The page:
The frequent presence of BRAF mutations unifies the metanephric family of tumors. Two MAF case reports identified BRAF V600E mutations in both the epithelial and the stromal components [244, 245]. BRAF V600E mutations were also identified in 6 of 7 MST cases in the seminal report by Argani et al. [246]. In another study, 11 of 17 (65%) MST cases were positive for BRAF V600E mutations using Sanger sequencing, without showing significant morphologic differences between the positive and the negative cases [247]. These findings raise the possibility that BRAF V600E senescence pathway contributes to the benign nature of conventional MA. BRAF positivity is frequently seen in metanephric adenomas and is rarely documented in papillary RCC [248,249,250].

BRAF V600E mutations are present in over 90% of MA and were initially considered a distinguishing feature of MA from Wilms tumor (WT) [249, 251, 252]. A recent study highlighted a subset of genetically confirmed MA with increased mitotic activity (up to 12 mitotic figures per 10 high power fields), demonstrating a morphologic overlap with epithelial WT. The same study also included 9 epithelial-predominant WT with foci that mimicked MA, including tubular pattern of well-differentiated epithelial cells within a myxoid stroma, with low mitotic rate [253]. Interestingly, 4 of 9 (44%) of these epithelial-predominant WT harbored BRAF V600E mutations, indicating that some epithelial-predominant WT genetically overlap with MA [253]. Recent case reports have also demonstrated the clinical utility of identifying BRAF mutations in WT, where a dual BRAF/MEK inhibitor was used to treat a patient with metastatic WT resulting in complete response [254, 255].

In addition to BRAF, other mutations identified by NGS DNA sequencing have recently been described in a cohort of MA (n = 11) [256]. One conventional MA showed BRCA2 pathogenic mutation. One MA with sarcomatoid features showed EIF1AX and TERT promoter hotspot mutations in both epithelial and sarcomatous components, whereas a deep deletion of CDKN2A and amplification of MYC were identified only in the sarcomatous component [256]. Another group identified mutations in NF1, NOTCH1, PTEN, SPEN, AKT2, APC, ATRX, and ETV4 in a series of 28 MA [257].

Some tumors with MA-like morphology have been recently reported to harbor ALK rearrangements, raising the question of whether MA can also show ALK rearrangement or whether these represent ALK-RCC mimicking MA [258].

Hereditary renal carcinoma syndromes

It has been estimated that 5–8% of all RCCs are hereditary, and many more arise in the setting of some form of genetic predisposition [259,260,261,262]. Clinical indications for referral for genetic assessment regardless of histology include the onset of RCC at a young age, variably defined as <50, <46, or <40 years [259, 263, 264], or an association with syndromic features suggestive of TSC (for example renal angiomyolipomas, skin lesions, or history of seizures), PTEN hamartoma syndrome (breast, thyroid or other tumors), BHD syndrome (skin fibrofolliculomas and trichodiscomas, spontaneous pneumothorax), hereditary leiomyomatosis and renal cell carcinoma (HLRCC) syndrome (uterine leiomyomas under the age of 40, cutaneous leiomyomas), SDH mutation (SDH deficient gastrointestinal stromal tumor (GIST), paraganglioma/phaeochromocytoma) or VHL syndrome (phaeochromocytoma, hemangioblastoma, pancreatic neuroendocrine tumor, or pancreatic serous cystadenoma) [259, 263, 264]. In addition, fumarate hydratase deficient RCC and SDH deficient RCC are so closely associated with germline mutations, and BHD syndrome-related renal neoplasia is usually so characteristic, that genetic assessment is indicated regardless of the age of onset and even in the absence of other features.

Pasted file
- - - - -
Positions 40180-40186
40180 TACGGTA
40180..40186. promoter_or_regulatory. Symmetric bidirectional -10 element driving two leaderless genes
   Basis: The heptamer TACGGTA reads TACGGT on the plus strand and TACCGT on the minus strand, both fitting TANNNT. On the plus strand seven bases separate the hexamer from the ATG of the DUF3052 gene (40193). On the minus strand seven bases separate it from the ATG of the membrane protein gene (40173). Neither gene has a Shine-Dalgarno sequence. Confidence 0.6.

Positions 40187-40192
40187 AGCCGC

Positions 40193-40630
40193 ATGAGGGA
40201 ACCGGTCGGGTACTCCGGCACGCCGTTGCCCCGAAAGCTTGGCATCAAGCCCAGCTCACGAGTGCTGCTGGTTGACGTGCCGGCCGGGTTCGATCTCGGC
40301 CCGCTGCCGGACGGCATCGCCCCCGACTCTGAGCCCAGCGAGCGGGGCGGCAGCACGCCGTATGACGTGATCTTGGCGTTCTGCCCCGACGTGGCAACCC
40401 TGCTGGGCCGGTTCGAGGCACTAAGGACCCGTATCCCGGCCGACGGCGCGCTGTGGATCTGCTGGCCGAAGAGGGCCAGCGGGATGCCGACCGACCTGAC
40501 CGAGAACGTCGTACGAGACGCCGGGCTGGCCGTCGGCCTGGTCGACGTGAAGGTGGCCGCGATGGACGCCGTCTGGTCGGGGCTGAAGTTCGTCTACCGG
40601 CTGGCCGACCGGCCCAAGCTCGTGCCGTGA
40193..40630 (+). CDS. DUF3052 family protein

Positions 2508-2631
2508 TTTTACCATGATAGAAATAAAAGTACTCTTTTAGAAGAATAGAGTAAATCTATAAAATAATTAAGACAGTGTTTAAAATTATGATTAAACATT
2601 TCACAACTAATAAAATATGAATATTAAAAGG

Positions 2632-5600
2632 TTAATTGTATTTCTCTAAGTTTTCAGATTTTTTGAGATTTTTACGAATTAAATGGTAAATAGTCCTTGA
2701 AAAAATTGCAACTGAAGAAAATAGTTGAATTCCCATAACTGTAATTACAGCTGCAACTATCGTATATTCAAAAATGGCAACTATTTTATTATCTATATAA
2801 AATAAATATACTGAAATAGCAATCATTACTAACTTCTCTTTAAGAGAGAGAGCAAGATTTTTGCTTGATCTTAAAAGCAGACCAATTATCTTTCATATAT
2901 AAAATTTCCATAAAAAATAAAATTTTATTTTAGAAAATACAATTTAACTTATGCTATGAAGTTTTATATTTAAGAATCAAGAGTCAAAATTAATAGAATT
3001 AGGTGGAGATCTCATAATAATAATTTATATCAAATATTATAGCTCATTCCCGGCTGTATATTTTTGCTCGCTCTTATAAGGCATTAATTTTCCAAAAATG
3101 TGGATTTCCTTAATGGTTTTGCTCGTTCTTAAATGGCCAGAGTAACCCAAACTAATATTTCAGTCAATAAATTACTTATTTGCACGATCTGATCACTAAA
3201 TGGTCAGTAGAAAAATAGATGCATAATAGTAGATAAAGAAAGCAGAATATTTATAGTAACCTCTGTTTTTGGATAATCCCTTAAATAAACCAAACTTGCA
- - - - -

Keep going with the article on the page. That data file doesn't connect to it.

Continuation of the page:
Fumarate hydratase deficient renal cell carcinoma

Autosomal dominant germline mutations in FH (fumarate hydratase, chromosome 1q43) cause HLRCC syndrome (also known as Reed syndrome), characterized by a distinctive and often aggressive type of renal carcinoma, cutaneous and uterine leiomyomas and, rarely, pheochromocytoma/paraganglioma and Leydig cell tumors of the testis [265,266,267]. Absence of staining for FH in the presence of a positive control in non-neoplastic cells is highly specific, but less sensitive for FH deficiency, that is biallelic inactivation of FH; whereas positive staining for 2SC is highly sensitive but less specific [129,130,131, 268]. Whilst FH-deficient uterine leiomyomas are commonly sporadic, particularly if occurring in older adults [266, 269], the overwhelming majority of FH-deficient RCCs appear to be associated with germline mutations or deletions [129, 131, 268]. As the germline mutation status is often unknown at the time of diagnosis, and not all cases are syndromic, the term “FH-deficient RCC” is preferred over “HLRCC-associated RCC” [129, 131], to encompass tumors with compatible histology and IHC evidence of FH-deficiency (FH loss and/or 2SC reactivity), but with uncertain clinical and family history.